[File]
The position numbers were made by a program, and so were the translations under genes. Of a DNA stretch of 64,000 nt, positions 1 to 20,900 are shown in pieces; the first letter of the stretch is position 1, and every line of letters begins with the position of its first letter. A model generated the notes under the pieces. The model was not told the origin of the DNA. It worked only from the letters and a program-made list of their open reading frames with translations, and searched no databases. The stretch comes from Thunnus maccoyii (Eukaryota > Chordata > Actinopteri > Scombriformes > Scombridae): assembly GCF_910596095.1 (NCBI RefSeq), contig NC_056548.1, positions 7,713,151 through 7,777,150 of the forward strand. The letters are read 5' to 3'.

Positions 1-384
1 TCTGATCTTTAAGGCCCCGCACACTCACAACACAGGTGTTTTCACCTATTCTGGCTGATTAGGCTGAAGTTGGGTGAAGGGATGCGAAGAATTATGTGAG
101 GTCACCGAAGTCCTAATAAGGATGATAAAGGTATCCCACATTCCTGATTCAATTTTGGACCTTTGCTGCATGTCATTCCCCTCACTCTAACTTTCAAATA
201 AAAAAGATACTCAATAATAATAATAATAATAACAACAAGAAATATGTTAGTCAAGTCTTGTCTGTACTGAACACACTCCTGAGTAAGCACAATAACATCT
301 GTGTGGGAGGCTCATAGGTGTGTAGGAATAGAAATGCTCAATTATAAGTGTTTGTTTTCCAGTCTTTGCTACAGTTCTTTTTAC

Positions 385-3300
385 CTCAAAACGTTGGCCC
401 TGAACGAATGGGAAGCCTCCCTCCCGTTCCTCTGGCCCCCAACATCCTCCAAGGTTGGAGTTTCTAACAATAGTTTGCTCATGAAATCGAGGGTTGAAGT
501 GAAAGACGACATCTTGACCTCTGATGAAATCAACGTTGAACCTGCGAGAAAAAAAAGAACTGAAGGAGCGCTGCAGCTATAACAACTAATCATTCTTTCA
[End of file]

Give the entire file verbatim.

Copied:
The position numbers were made by a program, and so were the translations under genes. Of a DNA stretch of 64,000 nt, positions 1 to 20,900 are shown in pieces; the first letter of the stretch is position 1, and every line of letters begins with the position of its first letter. A model generated the notes under the pieces. The model was not told the origin of the DNA. It worked only from the letters and a program-made list of their open reading frames with translations, and searched no databases. The stretch comes from Thunnus maccoyii (Eukaryota > Chordata > Actinopteri > Scombriformes > Scombridae): assembly GCF_910596095.1 (NCBI RefSeq), contig NC_056548.1, positions 7,713,151 through 7,777,150 of the forward strand. The letters are read 5' to 3'.

Positions 1-384
1 TCTGATCTTTAAGGCCCCGCACACTCACAACACAGGTGTTTTCACCTATTCTGGCTGATTAGGCTGAAGTTGGGTGAAGGGATGCGAAGAATTATGTGAG
101 GTCACCGAAGTCCTAATAAGGATGATAAAGGTATCCCACATTCCTGATTCAATTTTGGACCTTTGCTGCATGTCATTCCCCTCACTCTAACTTTCAAATA
201 AAAAAGATACTCAATAATAATAATAATAATAACAACAAGAAATATGTTAGTCAAGTCTTGTCTGTACTGAACACACTCCTGAGTAAGCACAATAACATCT
301 GTGTGGGAGGCTCATAGGTGTGTAGGAATAGAAATGCTCAATTATAAGTGTTTGTTTTCCAGTCTTTGCTACAGTTCTTTTTAC

Positions 385-3300
385 CTCAAAACGTTGGCCC
401 TGAACGAATGGGAAGCCTCCCTCCCGTTCCTCTGGCCCCCAACATCCTCCAAGGTTGGAGTTTCTAACAATAGTTTGCTCATGAAATCGAGGGTTGAAGT
501 GAAAGACGACATCTTGACCTCTGATGAAATCAACGTTGAACCTGCGAGAAAAAAAAGAACTGAAGGAGCGCTGCAGCTATAACAACTAATCATTCTTTCA